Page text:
Alex Stamos is adjunct professor at Stanford University's Center for International Security and Cooperation. He is also the former chief security officer at Facebook, so he does know a thing or two about social media.
Clubhouse’s reaction to the analysis done by the Stanford Internet Observatory was:
“Clubhouse is deeply committed to data protection and user privacy.
We designed the service to be a place where people around the world can come together to talk, listen and learn from each other. Given China’s track record on data privacy, we made the difficult decision when we launched Clubhouse on the App Store to make it available in every country around the world, with the exception of China. Some people in China found a workaround to download the app, which meant that—until the app was blocked by China earlier this week—the conversations they were a part of could be transmitted via Chinese servers.
With the help of researchers at the Stanford Internet Observatory, we have identified a few areas where we can further strengthen our data protection. For example, for a small percentage of our traffic, network pings containing the user ID are sent to servers around the globe—which can include servers in China—to determine the fastest route to the client. Over the next 72 hours, we are rolling out changes to add additional encryption and blocks to prevent Clubhouse clients from ever transmitting pings to Chinese servers. We also plan to engage an external data security firm to review and validate these changes.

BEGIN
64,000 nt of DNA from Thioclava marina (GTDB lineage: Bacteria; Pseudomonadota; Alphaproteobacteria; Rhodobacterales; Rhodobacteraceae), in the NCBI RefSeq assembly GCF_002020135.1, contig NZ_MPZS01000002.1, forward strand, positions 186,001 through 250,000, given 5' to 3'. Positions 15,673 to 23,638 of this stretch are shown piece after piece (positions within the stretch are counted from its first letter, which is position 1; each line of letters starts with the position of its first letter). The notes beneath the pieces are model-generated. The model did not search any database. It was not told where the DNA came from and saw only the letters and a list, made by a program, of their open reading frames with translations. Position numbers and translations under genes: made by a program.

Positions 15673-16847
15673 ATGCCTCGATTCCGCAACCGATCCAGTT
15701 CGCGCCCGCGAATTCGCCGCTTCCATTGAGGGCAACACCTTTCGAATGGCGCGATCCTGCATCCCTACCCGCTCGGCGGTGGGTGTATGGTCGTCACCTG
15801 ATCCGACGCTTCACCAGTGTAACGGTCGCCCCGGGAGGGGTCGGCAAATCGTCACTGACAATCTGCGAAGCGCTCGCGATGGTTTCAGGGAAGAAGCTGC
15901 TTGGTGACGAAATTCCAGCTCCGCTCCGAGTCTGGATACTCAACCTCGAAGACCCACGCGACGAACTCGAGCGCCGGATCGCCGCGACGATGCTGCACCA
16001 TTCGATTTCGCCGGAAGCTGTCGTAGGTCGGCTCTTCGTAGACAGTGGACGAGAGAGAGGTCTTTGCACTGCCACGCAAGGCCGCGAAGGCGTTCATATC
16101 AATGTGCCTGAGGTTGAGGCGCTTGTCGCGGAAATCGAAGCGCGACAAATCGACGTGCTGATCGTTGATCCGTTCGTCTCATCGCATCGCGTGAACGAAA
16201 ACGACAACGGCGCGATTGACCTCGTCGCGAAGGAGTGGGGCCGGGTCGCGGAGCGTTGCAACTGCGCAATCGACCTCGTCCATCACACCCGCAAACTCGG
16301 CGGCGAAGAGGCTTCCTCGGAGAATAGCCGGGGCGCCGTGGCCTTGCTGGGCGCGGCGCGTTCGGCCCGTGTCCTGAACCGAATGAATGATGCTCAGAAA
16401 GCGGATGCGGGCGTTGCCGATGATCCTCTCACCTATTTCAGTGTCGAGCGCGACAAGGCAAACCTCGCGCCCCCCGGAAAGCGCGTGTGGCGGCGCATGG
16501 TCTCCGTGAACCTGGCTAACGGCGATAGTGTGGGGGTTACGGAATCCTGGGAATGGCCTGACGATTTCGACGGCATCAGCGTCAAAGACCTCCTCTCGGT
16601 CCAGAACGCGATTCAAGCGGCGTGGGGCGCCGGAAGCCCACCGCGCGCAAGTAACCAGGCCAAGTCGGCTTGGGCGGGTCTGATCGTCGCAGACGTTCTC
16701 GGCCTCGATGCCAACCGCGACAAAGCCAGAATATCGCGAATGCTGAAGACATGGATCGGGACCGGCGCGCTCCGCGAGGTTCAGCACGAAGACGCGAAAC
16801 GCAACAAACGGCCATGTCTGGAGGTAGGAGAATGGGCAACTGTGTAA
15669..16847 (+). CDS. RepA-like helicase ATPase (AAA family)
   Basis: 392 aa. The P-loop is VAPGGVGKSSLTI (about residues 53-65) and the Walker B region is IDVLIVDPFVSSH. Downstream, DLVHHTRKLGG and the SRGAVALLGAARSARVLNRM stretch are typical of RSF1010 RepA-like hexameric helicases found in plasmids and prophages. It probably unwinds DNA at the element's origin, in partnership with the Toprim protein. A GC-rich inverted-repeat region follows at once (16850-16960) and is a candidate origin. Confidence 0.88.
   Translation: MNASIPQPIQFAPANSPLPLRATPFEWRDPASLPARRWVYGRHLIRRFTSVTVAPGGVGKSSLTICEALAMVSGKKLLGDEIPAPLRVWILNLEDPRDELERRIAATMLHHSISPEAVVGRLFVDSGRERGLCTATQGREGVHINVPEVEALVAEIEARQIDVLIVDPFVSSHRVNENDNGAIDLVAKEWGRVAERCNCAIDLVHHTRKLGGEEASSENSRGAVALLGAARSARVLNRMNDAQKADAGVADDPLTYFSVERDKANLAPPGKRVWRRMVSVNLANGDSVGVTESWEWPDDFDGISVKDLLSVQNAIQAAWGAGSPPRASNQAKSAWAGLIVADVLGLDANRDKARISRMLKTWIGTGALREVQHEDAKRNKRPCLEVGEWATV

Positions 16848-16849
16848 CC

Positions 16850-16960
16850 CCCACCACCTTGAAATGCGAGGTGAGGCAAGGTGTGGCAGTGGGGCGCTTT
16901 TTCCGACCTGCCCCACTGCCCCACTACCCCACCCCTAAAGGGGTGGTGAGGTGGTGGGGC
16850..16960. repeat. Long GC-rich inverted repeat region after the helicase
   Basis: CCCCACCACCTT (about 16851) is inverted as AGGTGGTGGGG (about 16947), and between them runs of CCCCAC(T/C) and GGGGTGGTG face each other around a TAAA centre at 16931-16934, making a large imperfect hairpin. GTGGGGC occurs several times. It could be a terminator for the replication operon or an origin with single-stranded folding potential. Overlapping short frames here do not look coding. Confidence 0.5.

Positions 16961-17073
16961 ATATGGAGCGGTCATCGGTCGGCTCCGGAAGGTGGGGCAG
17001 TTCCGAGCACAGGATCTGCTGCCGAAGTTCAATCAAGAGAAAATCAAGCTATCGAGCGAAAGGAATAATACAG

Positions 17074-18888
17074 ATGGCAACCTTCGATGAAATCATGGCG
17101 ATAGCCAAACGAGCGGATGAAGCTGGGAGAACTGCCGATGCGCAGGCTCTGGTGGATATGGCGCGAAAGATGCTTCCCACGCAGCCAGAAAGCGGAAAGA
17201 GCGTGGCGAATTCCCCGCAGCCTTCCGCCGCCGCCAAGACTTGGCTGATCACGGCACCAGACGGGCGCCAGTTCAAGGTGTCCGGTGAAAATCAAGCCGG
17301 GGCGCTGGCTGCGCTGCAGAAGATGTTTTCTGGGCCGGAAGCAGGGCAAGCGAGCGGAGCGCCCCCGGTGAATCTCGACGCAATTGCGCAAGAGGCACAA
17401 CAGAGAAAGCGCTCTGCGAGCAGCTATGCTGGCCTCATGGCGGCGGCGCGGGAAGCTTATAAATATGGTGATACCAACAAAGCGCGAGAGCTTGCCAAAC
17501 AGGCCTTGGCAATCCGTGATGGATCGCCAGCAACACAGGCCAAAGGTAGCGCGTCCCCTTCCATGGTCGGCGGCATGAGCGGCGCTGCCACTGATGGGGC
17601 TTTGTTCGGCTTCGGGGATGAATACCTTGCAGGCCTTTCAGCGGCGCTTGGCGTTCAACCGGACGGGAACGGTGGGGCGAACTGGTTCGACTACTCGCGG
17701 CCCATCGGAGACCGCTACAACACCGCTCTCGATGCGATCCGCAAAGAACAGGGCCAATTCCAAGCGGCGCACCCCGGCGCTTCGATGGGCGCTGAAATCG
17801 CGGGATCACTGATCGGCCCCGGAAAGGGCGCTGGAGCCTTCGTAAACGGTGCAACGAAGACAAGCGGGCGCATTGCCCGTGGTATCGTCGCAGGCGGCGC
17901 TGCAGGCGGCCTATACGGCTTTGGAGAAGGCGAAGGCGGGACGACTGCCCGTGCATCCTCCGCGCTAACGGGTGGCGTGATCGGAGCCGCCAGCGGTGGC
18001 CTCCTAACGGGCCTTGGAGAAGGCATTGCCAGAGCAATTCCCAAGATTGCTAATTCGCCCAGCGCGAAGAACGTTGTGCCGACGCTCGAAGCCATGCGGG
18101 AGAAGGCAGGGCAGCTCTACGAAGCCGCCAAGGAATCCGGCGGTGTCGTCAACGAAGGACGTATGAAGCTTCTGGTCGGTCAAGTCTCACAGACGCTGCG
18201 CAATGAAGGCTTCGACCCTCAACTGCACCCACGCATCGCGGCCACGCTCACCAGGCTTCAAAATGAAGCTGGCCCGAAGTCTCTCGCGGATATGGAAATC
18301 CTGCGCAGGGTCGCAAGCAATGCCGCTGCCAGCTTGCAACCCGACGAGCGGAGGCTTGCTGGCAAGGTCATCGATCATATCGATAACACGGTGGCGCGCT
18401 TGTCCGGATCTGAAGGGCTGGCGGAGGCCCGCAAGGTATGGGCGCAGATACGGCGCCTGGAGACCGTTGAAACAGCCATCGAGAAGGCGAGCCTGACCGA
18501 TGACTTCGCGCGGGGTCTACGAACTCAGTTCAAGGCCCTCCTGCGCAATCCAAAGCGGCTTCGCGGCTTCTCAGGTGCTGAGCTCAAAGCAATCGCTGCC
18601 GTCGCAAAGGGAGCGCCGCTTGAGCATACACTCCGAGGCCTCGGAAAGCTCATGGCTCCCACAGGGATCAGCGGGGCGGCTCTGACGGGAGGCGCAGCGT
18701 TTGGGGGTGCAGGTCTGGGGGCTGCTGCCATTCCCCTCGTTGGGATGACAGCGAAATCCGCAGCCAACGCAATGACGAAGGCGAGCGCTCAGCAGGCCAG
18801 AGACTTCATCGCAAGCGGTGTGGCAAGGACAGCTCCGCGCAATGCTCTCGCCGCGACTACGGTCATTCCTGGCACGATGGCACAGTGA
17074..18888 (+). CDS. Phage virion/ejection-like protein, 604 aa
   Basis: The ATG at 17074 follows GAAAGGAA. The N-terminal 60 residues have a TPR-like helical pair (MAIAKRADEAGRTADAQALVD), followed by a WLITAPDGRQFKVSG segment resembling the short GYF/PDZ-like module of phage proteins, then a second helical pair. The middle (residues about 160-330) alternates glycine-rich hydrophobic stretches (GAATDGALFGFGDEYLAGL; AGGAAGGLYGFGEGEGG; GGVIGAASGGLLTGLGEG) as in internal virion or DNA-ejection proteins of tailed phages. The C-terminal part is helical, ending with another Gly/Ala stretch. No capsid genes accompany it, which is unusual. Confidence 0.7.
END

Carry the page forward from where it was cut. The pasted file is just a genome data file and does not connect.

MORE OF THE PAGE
We welcome collaboration with the security and privacy community as we continue to grow. We also have a bug bounty program that we operate in collaboration with HackerOne, and welcome any security disclosures to be sent directly to email@example.com.”
Countered by Alex Stamos with:
“We found that the use of Shanghai-based Agora is fundamental to the function of the app and building logical and technical controls between the US and PRC infrastructure will be extremely complicated.”
Meaning that not only is the Chinese infrastructure essential for Clubhouse at this point, but it will also prove to be hard to keep the US traffic away from it.
So, is it safe?
As TikTok discovered last year, popularity comes with scrutiny. The Stanford Internet Observatory report is interesting but it isn't a poof of malice. It should help Clubhouse improve its privacy and security though, and Clubhouse will be under no illusion that people are watching it closely on both sides of the Great Firewall.
Our advice is to treat Clubhouse the same way you do with every social media app. Once you release information on social media it is out of your control and you should treat it as if it's freely available. It is up to each user to decide much information they are willing to share about themselves. It is not always easy to balance the scales between privacy and social interaction. But it is better to be aware of the risks and not invest your trust in a social media app, just because it is cool to be a part of. Or just because they claim to value data protection and user privacy.
Stay safe, everyone!